Summertime by Ella Fitzgerald
Photo by Pineapple Supply Co. on Unsplash
The second in our Summertime trilogy is a classic number from Ella Fitzgerald. A timeless classic number but also an interesting song in terms of its heritage and context. Whilst the song proclaims it’s; summertime, and the livin’ is easy; there is also an undercurrent in the song speaking of the context of southern slavery; fish are jumpin’ and the cotton is high.
I find this a fascinating oxymoron, easy living and slavery being spoken of in such close context, yet there is a timeless wisdom contained in this song. A song not justifying the context or accepting it as a state of fairness or justice, but one in which the context is also not used as an excuse for individuals to choose to accept a life of misery. A song in which empowerment is found in the choice to overcome in unjust circumstances.
Even from within the dehumanising condition of slavery, the song’s subject is able to appeal to the beauty and humanity of the other actors in the song beyond the context which they are experiencing; oh, your daddy’s rich and your ma is good-lookin’. And it is this mystery of human resilience which forms the basis for an appeal to peace and serenity; so hush, little baby, don’t you cry.
The song hints at hope. Hope that the child will mature from within their current challenging and unjust context:
One of these mornings you’re gonna rise up singing, and you’ll spread your wings and you’ll take to the sky.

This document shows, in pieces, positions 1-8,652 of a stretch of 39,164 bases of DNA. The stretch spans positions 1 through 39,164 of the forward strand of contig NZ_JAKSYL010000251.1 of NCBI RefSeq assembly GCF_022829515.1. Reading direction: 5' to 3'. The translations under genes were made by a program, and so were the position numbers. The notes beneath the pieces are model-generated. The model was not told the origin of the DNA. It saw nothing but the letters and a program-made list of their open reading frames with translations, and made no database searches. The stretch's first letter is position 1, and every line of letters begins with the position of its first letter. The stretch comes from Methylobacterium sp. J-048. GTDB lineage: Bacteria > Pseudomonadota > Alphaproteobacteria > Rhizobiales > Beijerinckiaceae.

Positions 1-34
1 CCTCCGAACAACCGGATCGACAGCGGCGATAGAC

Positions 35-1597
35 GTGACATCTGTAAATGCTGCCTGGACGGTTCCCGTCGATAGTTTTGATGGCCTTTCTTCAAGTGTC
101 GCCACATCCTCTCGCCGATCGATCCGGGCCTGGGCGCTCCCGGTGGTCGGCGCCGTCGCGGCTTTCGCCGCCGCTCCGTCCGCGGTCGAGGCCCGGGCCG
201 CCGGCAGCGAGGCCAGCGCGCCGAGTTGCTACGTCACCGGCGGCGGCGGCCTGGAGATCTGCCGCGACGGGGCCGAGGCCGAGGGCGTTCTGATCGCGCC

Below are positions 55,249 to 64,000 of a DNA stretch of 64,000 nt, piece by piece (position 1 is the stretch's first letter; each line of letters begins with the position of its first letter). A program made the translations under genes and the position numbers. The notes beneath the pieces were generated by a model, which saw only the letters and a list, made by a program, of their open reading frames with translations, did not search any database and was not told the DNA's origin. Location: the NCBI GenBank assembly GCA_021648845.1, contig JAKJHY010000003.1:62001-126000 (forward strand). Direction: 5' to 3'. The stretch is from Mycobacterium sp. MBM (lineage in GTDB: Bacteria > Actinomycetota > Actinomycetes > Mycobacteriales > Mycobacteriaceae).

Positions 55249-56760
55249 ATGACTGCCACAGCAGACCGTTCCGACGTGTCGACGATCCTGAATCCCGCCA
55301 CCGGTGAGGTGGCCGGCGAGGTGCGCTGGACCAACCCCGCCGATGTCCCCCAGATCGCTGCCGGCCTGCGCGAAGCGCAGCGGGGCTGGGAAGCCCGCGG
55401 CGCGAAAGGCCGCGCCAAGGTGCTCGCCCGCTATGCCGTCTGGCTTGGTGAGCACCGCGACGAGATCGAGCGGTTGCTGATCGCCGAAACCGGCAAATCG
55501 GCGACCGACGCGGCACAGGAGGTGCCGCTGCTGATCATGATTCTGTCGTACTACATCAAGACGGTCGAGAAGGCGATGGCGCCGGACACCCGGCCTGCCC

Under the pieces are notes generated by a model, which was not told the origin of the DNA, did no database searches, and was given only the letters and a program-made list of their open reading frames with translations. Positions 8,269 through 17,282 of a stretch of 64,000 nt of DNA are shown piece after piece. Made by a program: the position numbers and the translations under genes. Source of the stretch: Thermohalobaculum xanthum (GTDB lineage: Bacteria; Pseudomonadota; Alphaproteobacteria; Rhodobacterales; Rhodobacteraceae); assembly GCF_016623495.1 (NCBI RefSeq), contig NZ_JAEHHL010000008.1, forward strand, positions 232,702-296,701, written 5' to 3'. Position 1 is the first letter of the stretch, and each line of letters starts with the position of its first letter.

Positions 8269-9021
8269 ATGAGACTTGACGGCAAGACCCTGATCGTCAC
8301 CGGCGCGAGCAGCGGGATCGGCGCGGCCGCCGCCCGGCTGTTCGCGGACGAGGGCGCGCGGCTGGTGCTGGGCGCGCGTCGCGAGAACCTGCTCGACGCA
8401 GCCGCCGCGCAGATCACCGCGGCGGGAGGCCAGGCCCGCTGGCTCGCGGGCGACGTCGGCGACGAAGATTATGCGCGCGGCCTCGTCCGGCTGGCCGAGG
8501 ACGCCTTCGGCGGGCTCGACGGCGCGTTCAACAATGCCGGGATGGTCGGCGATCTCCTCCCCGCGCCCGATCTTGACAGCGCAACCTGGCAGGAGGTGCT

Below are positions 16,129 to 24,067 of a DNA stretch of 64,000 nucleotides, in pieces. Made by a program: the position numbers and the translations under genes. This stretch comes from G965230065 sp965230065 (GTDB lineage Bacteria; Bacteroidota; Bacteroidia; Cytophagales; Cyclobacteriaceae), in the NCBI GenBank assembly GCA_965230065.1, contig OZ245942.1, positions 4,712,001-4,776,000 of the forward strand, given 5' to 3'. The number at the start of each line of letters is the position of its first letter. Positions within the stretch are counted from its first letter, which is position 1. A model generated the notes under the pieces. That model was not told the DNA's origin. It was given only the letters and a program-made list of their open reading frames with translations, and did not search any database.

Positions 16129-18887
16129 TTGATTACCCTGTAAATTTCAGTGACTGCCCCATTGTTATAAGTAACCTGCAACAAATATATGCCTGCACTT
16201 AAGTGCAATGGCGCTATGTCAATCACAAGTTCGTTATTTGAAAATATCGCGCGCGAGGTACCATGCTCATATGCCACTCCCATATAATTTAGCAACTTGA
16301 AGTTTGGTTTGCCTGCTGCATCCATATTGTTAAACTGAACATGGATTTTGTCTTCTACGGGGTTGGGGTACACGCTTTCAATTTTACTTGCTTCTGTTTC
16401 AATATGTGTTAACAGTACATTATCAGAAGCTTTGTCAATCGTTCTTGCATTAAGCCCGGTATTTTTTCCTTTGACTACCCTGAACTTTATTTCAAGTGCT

In the meantime, whilst their situation is one which is not ideal or secure, the actor is able to declare their commitment to doing all they can to protect their dependent:
But till that morning, there ain’t nothin’ can harm you. With daddy and mammy standin’ by.
What a challenge! This song is written in a context and so is not making light of the experiences faced through slavery. Yet it provides a clear challenge to us all. No matter what we are facing, and no matter how unjust it is, we still have a choice. It’s not that we should not fight for social justice, it’s simply that we also have to choose an attitude which is prepared to declare it’s; summertime, and the livin’ is easy.
So, what would happen if we took the challenge as well as the blessing of this song seriously this summer?
Need to recover a sense of the good life in a less than perfect context? Why not consider booking an appointment with the author, Dr Dave Wood.